For photos and a brief history of the Detweiler Meetinghouse, see Kitchener CTV’s Amazing Architecture Series at https://kitchener.ctvnews.ca/amazing-architecture-story-behind-waterloo-region-s-historic-buildings-1.6481817
The historic Detweiler Meetinghouse created in 1855, located one kilometer straight west of Roseville is the only surviving stone meetinghouse built by Mennonite pioneers in Ontario. This was a time when love for God was evident in the love and respect for one’s own family, and neighbour while caring for the land.
Mennonite pioneers began to settle Dumfries Township in 1822. A Mennonite farmer named Jacob Rosenberger is credited for giving his name to the nearby village of Roseville. He, his wife, and two children died in the cholera epidemic of 1834.
Jacob F. Detweiler was already ordained as a minister when he came to the Roseville area in 1822. Jacob H. Detweiler, possibly a third cousin of Jacob F., who was an ordained deacon in Pennsylvania, also came to the Roseville area at that time.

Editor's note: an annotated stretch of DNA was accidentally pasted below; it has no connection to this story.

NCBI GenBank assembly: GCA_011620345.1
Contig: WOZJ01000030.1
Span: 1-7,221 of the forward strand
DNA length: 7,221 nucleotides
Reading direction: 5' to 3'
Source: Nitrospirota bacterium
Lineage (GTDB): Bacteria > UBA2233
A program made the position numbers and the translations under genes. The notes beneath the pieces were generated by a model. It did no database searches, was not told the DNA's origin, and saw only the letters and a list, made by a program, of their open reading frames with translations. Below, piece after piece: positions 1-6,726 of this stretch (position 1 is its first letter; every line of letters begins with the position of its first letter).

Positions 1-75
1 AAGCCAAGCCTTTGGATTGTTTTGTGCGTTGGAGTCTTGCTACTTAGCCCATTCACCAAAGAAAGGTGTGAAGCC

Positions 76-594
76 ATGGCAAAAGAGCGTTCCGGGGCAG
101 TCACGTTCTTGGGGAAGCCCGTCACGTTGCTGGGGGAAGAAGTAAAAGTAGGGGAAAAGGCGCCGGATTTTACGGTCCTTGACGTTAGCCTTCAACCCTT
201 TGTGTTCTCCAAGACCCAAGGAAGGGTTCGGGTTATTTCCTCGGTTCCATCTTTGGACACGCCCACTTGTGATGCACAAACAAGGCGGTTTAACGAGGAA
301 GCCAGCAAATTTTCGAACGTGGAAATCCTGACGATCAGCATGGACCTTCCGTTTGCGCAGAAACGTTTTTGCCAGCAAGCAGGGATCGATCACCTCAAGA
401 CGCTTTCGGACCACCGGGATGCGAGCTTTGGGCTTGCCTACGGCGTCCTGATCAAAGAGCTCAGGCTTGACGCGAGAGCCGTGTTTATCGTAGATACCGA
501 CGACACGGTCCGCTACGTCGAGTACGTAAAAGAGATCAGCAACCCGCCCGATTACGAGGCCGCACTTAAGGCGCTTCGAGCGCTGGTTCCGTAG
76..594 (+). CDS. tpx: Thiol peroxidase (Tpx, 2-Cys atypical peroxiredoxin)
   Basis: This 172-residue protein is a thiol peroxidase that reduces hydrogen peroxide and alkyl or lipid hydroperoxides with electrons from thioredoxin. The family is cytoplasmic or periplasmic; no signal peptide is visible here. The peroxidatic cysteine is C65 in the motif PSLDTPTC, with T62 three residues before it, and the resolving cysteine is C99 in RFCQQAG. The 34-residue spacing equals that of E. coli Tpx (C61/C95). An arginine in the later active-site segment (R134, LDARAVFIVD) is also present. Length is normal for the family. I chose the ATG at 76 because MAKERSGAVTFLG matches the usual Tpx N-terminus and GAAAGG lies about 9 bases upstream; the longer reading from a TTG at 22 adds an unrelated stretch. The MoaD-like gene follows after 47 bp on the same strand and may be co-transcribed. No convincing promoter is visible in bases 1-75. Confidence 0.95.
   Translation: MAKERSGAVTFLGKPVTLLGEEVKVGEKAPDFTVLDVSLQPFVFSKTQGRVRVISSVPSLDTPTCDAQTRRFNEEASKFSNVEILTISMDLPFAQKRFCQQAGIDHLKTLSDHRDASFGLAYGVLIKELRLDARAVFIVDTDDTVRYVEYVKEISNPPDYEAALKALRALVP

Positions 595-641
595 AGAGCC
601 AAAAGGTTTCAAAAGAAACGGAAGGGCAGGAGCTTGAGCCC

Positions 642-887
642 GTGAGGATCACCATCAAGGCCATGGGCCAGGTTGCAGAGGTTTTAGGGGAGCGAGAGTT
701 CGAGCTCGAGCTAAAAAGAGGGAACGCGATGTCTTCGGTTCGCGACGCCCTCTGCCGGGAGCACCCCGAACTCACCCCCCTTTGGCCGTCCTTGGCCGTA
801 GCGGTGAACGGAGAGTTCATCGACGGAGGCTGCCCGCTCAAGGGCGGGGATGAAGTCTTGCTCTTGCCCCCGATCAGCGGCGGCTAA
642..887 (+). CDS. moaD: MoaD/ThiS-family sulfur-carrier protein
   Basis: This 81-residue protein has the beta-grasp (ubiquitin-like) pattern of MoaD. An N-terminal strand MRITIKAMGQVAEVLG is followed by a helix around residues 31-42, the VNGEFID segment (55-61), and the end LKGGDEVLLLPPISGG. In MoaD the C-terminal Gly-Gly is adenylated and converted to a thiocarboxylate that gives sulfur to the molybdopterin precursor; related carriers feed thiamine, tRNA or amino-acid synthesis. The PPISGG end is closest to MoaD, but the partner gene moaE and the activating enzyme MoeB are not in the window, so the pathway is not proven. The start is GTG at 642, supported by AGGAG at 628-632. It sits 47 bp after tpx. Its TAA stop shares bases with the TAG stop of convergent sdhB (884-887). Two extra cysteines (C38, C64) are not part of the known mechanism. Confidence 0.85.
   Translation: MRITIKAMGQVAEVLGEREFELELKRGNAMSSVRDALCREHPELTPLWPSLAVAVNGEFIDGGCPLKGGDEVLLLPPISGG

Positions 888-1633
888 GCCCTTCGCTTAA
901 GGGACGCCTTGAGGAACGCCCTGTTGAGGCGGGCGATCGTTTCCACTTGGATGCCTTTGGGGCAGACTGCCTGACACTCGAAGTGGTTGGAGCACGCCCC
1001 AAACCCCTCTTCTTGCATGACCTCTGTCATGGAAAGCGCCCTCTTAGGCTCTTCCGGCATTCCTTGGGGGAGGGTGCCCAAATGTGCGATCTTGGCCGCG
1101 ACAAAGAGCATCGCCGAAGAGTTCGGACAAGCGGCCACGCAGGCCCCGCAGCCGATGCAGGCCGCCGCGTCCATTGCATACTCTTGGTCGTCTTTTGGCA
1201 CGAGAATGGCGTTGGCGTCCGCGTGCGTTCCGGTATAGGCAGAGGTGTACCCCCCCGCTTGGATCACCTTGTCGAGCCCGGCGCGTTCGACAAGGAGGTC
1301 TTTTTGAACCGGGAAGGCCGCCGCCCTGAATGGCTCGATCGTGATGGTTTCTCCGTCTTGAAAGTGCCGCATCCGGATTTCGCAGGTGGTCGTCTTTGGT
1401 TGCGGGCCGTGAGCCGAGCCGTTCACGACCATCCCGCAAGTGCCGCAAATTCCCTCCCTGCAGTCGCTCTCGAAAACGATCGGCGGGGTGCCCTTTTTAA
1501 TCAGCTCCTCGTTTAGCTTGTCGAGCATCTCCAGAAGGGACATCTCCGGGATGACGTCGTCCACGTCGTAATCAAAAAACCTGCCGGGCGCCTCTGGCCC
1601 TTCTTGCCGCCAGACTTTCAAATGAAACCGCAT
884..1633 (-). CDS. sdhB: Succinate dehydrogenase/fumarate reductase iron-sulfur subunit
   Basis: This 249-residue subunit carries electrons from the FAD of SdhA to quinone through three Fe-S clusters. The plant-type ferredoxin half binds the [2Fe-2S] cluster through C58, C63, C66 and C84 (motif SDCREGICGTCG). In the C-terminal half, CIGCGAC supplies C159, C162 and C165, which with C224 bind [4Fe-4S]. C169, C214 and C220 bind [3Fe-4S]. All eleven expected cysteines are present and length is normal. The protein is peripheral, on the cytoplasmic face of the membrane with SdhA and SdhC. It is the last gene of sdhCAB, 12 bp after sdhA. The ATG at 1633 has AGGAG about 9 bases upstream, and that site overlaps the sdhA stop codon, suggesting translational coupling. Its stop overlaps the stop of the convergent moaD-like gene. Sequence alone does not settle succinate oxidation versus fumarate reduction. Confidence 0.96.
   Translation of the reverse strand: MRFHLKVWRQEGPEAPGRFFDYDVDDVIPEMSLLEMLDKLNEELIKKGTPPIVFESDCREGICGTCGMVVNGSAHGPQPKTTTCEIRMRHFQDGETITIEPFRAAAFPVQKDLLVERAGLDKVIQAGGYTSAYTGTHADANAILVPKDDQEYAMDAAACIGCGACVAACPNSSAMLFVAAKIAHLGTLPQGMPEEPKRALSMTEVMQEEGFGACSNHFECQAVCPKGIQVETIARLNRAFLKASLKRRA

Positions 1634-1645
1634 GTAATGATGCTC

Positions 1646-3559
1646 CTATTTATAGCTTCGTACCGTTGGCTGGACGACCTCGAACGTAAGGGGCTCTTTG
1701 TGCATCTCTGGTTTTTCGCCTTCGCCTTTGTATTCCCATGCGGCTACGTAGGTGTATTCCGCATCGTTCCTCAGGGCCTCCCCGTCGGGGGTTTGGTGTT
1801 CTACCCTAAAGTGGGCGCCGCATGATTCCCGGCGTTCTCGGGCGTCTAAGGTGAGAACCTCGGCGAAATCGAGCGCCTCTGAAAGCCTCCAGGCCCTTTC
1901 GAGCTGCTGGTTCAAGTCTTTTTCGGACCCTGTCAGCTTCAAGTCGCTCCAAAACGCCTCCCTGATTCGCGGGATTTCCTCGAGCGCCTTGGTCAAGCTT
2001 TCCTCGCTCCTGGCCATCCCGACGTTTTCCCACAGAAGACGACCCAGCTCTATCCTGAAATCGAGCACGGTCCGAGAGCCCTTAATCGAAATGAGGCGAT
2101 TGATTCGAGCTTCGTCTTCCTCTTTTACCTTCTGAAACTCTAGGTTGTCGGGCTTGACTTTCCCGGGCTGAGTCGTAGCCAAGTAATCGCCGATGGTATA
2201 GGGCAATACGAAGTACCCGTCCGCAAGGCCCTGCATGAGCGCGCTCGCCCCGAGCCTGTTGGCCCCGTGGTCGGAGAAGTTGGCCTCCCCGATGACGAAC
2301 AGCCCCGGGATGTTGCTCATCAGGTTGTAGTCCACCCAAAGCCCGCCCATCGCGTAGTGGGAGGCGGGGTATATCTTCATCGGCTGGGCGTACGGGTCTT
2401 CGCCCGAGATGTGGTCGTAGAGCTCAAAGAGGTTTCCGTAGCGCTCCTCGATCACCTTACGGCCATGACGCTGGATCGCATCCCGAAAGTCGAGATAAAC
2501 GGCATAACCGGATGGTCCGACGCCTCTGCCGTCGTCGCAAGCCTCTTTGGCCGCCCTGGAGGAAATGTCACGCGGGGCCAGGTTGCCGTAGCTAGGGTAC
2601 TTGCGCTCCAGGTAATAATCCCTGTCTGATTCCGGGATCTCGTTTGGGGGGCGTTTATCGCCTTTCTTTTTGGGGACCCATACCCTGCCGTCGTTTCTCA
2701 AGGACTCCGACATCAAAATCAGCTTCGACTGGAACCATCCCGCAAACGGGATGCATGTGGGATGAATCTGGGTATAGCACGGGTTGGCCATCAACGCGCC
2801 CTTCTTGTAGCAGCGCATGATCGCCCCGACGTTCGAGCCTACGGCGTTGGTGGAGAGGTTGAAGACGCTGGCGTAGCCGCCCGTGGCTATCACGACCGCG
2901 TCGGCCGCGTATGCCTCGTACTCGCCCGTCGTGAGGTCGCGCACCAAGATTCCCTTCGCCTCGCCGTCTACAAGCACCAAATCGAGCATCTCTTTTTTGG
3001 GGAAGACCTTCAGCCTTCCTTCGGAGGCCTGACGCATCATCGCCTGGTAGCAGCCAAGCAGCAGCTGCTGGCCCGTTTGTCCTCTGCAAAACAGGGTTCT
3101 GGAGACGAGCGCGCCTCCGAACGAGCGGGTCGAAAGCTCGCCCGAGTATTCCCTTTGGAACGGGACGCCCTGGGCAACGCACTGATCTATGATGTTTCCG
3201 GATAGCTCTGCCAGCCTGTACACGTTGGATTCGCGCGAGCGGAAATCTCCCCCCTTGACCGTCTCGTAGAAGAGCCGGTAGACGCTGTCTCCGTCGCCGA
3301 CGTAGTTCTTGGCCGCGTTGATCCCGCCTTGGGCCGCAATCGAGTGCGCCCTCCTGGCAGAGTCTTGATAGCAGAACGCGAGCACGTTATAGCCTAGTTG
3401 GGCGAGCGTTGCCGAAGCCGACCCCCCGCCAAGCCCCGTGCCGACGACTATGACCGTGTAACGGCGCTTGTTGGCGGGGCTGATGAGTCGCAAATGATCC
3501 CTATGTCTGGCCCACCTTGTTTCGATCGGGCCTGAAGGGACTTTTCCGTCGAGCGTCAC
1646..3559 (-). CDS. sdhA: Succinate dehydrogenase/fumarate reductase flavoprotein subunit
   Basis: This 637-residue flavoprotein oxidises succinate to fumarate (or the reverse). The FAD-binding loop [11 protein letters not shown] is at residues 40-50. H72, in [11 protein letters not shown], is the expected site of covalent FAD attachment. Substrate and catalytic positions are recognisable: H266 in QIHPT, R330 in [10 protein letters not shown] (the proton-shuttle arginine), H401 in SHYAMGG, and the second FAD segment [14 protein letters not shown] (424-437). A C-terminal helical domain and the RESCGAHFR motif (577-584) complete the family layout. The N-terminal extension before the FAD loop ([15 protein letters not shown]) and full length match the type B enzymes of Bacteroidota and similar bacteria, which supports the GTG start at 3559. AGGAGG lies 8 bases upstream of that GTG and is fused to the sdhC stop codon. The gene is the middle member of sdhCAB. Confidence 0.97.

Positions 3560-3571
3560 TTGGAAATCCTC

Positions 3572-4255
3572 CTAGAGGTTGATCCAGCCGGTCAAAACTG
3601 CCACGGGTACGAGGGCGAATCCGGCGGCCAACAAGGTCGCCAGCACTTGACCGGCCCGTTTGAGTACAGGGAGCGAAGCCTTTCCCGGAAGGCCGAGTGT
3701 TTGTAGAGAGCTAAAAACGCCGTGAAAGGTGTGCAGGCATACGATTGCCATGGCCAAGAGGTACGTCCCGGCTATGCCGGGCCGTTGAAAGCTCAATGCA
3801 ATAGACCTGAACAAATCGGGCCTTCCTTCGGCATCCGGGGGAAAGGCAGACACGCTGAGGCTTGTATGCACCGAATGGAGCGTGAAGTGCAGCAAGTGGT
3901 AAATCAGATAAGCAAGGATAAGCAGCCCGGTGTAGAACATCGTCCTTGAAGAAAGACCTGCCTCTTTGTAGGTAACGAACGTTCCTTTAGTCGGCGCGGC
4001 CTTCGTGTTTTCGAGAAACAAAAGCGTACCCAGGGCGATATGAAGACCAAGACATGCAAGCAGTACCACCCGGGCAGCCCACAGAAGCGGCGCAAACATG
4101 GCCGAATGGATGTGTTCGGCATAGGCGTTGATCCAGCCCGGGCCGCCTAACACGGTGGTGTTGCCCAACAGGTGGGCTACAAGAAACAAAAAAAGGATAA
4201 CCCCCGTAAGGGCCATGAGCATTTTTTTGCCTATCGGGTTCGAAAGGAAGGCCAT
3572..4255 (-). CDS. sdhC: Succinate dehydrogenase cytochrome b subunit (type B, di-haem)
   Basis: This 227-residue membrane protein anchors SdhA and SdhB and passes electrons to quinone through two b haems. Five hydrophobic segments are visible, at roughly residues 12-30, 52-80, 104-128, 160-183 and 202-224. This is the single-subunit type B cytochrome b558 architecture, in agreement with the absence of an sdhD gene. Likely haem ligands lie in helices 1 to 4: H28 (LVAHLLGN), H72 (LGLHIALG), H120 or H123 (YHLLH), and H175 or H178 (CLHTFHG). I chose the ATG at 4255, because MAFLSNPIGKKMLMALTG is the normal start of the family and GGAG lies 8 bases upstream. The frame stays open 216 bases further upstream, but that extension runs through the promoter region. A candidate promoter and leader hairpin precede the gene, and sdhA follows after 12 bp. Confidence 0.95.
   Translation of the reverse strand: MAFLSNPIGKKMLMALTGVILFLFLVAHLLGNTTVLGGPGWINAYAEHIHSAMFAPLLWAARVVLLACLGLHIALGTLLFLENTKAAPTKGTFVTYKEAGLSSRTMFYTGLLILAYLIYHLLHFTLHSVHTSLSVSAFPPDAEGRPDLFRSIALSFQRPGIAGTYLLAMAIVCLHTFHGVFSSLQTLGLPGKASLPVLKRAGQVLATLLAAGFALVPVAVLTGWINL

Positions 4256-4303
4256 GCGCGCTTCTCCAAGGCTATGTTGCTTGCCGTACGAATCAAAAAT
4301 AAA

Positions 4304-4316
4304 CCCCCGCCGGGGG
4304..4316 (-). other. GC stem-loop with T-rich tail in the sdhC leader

Prior to 1830 the congregation met in homes for worship. In that year Samuel Snyder conveyed an acre of his land to three trustees for the Mennonite congregation for a church, school and cemetery, and the log building would have been erected here about this time at this location.
The present meetinghouse was built in 1855, and was dedicated on December 2. As was the custom of the time, services were not held in the meetinghouse every Sunday. On “off” Sundays local families would either travel to a nearby meetinghouse where services were being held – such as Blenheim, or would use the day for visiting friends and relatives.
The last service was held in the building in early 1966. In 1992 a board was put in place to restore and preserve the meetinghouse as it appeared in the second half of the 19th century. The restored meetinghouse was dedicated September 26, 1999.
Tours can be arranged to this historic site. See contact us for phone and email information.